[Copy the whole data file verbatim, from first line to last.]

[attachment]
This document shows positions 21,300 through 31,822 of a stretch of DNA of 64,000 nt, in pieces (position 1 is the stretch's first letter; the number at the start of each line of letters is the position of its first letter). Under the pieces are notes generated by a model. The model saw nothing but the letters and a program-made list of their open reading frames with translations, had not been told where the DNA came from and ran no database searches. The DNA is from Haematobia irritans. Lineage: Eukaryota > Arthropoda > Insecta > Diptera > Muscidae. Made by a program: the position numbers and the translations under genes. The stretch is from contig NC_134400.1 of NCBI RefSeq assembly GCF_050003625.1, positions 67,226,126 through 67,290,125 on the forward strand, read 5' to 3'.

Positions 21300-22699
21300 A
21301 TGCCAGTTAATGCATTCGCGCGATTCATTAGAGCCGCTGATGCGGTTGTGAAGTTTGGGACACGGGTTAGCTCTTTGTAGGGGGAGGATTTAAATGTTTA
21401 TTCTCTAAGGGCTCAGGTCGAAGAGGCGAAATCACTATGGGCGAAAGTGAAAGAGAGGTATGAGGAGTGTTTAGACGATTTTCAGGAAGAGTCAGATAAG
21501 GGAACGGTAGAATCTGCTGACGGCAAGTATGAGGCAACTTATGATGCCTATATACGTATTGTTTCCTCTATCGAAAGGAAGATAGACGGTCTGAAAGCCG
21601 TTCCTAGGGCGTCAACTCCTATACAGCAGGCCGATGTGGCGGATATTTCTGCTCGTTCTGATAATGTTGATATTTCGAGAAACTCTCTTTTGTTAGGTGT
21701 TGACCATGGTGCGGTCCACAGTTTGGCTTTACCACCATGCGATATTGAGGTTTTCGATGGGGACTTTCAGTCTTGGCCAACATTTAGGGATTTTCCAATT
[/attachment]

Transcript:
This document shows positions 21,300 through 31,822 of a stretch of DNA of 64,000 nt, in pieces (position 1 is the stretch's first letter; the number at the start of each line of letters is the position of its first letter). Under the pieces are notes generated by a model. The model saw nothing but the letters and a program-made list of their open reading frames with translations, had not been told where the DNA came from and ran no database searches. The DNA is from Haematobia irritans. Lineage: Eukaryota > Arthropoda > Insecta > Diptera > Muscidae. Made by a program: the position numbers and the translations under genes. The stretch is from contig NC_134400.1 of NCBI RefSeq assembly GCF_050003625.1, positions 67,226,126 through 67,290,125 on the forward strand, read 5' to 3'.

Positions 21300-22699
21300 A
21301 TGCCAGTTAATGCATTCGCGCGATTCATTAGAGCCGCTGATGCGGTTGTGAAGTTTGGGACACGGGTTAGCTCTTTGTAGGGGGAGGATTTAAATGTTTA
21401 TTCTCTAAGGGCTCAGGTCGAAGAGGCGAAATCACTATGGGCGAAAGTGAAAGAGAGGTATGAGGAGTGTTTAGACGATTTTCAGGAAGAGTCAGATAAG
21501 GGAACGGTAGAATCTGCTGACGGCAAGTATGAGGCAACTTATGATGCCTATATACGTATTGTTTCCTCTATCGAAAGGAAGATAGACGGTCTGAAAGCCG
21601 TTCCTAGGGCGTCAACTCCTATACAGCAGGCCGATGTGGCGGATATTTCTGCTCGTTCTGATAATGTTGATATTTCGAGAAACTCTCTTTTGTTAGGTGT
21701 TGACCATGGTGCGGTCCACAGTTTGGCTTTACCACCATGCGATATTGAGGTTTTCGATGGGGACTTTCAGTCTTGGCCAACATTTAGGGATTTTCCAATT